Sunday, May 26, 2013

Cooling a Venus Rover

An ocean flowed on Venus eons past
Before a body blow reversed her spin
And now alas, unlike her earthly twin
Her waters to the heavens have been cast.
Tectonic plates, unoiled, locking fast
And no sure passage frees the heat within
The skin and core are thermally akin
No dynamo protects from cosmic blast.
And lighter gas is swept away by rays
Ten miles deep, from pole to pole she's wrapped
In densest greenhouse gas, her body steeps.
Each blistered night, a hundred plus earth days
In Vulcan's ashy forge forever trapped
And with sulphuric acid tears she weeps.
- Diane Hine, Sister Planet (10 March 2012)

Figure 1: Artist’s impression of the Venusian surface with lightning in the background. Credit: Greg S. Prichard.

With a surface temperature of 450 °C and a surface atmospheric pressure of 92 bars (equivalent to the pressure a kilometre under the Earth’s ocean), the surface of Venus is a hostile environment. Although sending a rover to explore the surface of Venus is expected to yield results of great scientific value, the high surface temperature on Venus will wreak havoc on any electronic components. The longest-lasting lander on the surface of Venus was the Russian Venera 13 lander which touched down on 1 March 1982 and survived for 127 minutes. In addition, the thick cloud layers in Venus’ atmosphere allow only 2 percent of the sunlight to reach the planet’s surface and this severely limits the potential of solar energy to power surface operations. The light level on the Venusian surface is comparable to a rainy day on Earth.

Figure 2: Atmosphere of Venus. Credit: Pearson Education Inc.

Due to the extreme and unique surface conditions on Venus, a rover designed for long-duration surface operations on Venus will have to tackle challengers not faced by Martian or Lunar rovers. A study conducted by two researchers at NASA’s John Glenn Research Centre in Cleveland, Ohio, investigates the power and cooling systems for a rover designed to last more than 50 days on the surface of Venus. The study evaluated a nuclear-powered rover than derives its energy from the decay of radioactive plutonium-238 that is encapsulated in the form of seven general purpose heat source (GPHS) modules. Each GPHS module provides 250 W of thermal energy and weighs approximately 1.5 kg.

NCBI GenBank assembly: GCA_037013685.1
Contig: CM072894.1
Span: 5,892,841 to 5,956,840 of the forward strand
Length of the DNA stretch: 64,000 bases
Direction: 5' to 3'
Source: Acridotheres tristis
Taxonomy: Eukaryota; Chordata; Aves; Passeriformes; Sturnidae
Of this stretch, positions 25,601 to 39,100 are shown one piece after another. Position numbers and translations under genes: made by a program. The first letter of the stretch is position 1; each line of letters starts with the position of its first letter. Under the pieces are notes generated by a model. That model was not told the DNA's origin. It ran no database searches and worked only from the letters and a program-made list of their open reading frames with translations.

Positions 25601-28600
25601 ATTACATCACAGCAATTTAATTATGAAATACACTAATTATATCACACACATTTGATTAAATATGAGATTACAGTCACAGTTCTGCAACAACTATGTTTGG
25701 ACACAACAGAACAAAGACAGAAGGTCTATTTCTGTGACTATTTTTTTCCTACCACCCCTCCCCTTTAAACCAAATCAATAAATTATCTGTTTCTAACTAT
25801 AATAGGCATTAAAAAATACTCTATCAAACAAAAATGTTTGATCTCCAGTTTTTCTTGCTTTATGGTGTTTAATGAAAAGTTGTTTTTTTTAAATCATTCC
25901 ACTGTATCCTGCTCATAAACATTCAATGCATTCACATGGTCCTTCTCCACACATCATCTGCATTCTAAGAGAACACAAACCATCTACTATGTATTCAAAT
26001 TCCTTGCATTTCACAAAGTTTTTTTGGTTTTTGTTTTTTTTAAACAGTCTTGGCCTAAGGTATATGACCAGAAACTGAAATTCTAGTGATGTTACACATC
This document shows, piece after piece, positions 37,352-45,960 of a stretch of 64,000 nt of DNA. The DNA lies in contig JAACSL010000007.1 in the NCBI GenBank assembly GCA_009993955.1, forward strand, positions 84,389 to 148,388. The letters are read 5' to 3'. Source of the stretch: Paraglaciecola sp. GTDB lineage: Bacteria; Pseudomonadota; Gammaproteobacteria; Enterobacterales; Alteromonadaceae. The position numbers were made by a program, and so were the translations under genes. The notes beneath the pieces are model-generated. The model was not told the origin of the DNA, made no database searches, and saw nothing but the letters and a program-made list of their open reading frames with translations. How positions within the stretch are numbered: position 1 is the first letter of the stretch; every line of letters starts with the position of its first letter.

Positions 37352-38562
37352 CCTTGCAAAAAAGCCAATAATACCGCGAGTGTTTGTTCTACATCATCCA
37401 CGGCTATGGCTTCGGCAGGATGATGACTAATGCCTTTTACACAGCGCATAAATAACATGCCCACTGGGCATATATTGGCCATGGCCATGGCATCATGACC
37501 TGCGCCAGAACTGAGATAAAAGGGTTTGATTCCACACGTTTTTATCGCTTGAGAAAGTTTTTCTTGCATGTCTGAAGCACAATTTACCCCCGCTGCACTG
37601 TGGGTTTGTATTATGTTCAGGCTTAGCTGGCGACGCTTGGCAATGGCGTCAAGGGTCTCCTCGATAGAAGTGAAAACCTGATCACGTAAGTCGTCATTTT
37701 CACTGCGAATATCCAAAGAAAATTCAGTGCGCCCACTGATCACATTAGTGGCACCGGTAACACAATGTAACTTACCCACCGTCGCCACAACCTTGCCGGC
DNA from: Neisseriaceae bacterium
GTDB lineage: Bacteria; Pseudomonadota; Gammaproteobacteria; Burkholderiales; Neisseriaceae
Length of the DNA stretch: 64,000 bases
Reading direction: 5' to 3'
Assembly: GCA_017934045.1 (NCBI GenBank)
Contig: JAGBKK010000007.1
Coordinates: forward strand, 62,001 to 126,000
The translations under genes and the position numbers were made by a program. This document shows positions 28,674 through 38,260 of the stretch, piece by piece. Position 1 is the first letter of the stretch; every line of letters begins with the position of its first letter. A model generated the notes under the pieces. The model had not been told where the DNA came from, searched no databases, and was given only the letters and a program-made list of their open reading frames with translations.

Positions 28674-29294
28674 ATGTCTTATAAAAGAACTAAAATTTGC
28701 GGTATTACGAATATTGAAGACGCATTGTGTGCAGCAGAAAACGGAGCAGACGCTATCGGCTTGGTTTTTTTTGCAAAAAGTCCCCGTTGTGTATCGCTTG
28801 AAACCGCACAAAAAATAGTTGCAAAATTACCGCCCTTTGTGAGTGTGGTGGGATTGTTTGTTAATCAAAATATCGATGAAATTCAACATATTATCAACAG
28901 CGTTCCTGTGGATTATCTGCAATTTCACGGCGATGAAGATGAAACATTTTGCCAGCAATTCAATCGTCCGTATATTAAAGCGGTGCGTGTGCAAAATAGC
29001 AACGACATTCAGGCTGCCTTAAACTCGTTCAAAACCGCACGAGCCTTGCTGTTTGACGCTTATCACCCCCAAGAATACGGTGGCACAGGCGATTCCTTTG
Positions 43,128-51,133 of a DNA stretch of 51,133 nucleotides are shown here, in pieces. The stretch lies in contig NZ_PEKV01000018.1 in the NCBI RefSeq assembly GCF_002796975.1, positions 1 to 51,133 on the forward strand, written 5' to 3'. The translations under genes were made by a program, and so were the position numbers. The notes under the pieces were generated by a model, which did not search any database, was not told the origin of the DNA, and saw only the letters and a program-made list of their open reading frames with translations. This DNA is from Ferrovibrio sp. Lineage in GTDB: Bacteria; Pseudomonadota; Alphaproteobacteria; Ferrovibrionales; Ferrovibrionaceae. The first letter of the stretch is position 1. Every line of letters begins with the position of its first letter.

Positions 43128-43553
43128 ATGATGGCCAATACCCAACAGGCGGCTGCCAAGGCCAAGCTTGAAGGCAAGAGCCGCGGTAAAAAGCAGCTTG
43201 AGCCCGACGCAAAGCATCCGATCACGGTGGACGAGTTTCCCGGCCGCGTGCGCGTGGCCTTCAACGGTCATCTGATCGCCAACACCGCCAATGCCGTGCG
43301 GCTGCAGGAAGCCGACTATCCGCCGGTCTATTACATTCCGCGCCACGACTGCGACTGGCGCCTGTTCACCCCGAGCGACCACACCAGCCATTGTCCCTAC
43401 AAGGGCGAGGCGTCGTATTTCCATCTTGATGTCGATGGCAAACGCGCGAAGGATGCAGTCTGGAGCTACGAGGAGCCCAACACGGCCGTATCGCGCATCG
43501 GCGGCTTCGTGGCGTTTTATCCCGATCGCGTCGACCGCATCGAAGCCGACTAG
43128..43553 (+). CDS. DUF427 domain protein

Heat from the seven GPHS modules are used to power a Stirling engine. One side of the Stirling engine is in contact with the GHPS modules and serves as the hot-sink with a temperature of 1200 °C. The other side end of the Stirling engine is exposed to the ambient environment on Venus and it is at a temperature of 500 °C. Using helium as a working fluid, the temperature difference drives a pressure difference between two chambers to produce a total mechanical power output of 480 W. To accommodate some level of uncertainty, 400 watts of mechanical power is assumed to be available for use. From the 400 W, 100 W of electrical power is generated to drive the rover and power the electronics, while 280 W of mechanical power is available to actively cool the electronics.

The rover’s electronics are enclosed within a 10 cm spherical vault that is surrounded by a 5 cm thick ceramic-based insulator. Of the total heat load on the electronics vault, 77 W comes from the high temperature environment on Venus and 10 W comes from heat being generated from electronics and sensors. Based on this heat load, the rounded up estimated heat rejection requirement is 100 W. To do that, a Stirling cooler is used to provide active cooling of the rover’s electronics vault. Using 240 W of mechanical power for active cooling, the Stirling cooler can keep the temperature within the electronics vault under 300 °C. This temperature is sufficiently cool for high temperature electronics to operate for long durations.

Figure 3: A rendering of Venus without its atmosphere.

“Understanding the atmosphere, climate, geology, and history of Venus could shed considerable light on our understanding of our own home planet. Yet the surface of Venus is the most hostile operating environment of any of the solid-surface planets in the solar system,” wrote Dr. Geoffrey Landis of NASA’s John Glenn Research Centre who was one of two researchers involved in the study. “Putting a long-lived rover on the surface of Venus could revolutionise our understanding of the planet, helping to answer such questions as why Venus ended up so different from Earth,” says Mark Bullock of the Southwest Research Institute in Boulder, Colorado. “Many scientists suspect Venus was much cooler in the past and was perhaps even covered with oceans of liquid water where conditions could have been friendly to life.”

G.A. Landis and K.C. Mellott, “Venus Surface Power and Cooling Systems”, Acta Astronautica 61 (2007) 995-1001